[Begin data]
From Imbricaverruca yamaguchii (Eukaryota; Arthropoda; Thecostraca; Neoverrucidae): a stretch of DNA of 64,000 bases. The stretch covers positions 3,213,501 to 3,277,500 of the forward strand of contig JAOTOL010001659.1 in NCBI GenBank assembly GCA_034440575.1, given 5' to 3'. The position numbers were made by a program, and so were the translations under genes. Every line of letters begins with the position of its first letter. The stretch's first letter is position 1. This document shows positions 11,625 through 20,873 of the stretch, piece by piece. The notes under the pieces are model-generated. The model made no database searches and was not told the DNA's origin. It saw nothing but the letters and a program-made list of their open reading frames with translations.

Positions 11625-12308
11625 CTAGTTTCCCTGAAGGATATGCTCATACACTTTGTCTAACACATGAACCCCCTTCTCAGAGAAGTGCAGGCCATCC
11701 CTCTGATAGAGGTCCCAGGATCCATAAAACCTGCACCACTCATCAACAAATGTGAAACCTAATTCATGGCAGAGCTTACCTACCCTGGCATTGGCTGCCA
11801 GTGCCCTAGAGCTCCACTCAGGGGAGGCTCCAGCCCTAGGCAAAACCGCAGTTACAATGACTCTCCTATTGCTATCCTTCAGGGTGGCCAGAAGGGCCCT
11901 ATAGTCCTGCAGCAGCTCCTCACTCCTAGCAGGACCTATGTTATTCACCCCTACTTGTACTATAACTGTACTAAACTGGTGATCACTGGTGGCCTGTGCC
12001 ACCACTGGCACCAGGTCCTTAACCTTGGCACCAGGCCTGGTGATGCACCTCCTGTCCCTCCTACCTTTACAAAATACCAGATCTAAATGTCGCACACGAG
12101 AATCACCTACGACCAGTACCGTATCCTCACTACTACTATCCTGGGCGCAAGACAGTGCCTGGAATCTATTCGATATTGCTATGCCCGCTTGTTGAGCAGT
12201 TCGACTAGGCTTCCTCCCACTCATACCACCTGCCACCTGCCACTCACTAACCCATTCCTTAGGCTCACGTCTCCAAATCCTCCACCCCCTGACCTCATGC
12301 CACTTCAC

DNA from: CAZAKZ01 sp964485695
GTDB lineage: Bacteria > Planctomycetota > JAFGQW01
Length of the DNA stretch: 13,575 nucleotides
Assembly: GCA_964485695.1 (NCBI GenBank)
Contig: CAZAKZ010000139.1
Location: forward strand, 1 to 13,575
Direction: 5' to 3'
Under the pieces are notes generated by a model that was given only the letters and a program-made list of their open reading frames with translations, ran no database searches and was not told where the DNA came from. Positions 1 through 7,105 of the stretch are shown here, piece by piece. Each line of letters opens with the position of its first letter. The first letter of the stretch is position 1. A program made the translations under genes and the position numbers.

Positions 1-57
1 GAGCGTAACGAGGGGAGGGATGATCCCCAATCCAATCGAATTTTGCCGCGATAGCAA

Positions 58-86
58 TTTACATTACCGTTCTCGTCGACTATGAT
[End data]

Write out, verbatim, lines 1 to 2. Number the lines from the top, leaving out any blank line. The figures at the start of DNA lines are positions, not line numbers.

From Imbricaverruca yamaguchii (Eukaryota; Arthropoda; Thecostraca; Neoverrucidae): a stretch of DNA of 64,000 bases. The stretch covers positions 3,213,501 to 3,277,500 of the forward strand of contig JAOTOL010001659.1 in NCBI GenBank assembly GCA_034440575.1, given 5' to 3'. The position numbers were made by a program, and so were the translations under genes. Every line of letters begins with the position of its first letter. The stretch's first letter is position 1. This document shows positions 11,625 through 20,873 of the stretch, piece by piece. The notes under the pieces are model-generated. The model made no database searches and was not told the DNA's origin. It saw nothing but the letters and a program-made list of their open reading frames with translations.

Positions 11625-12308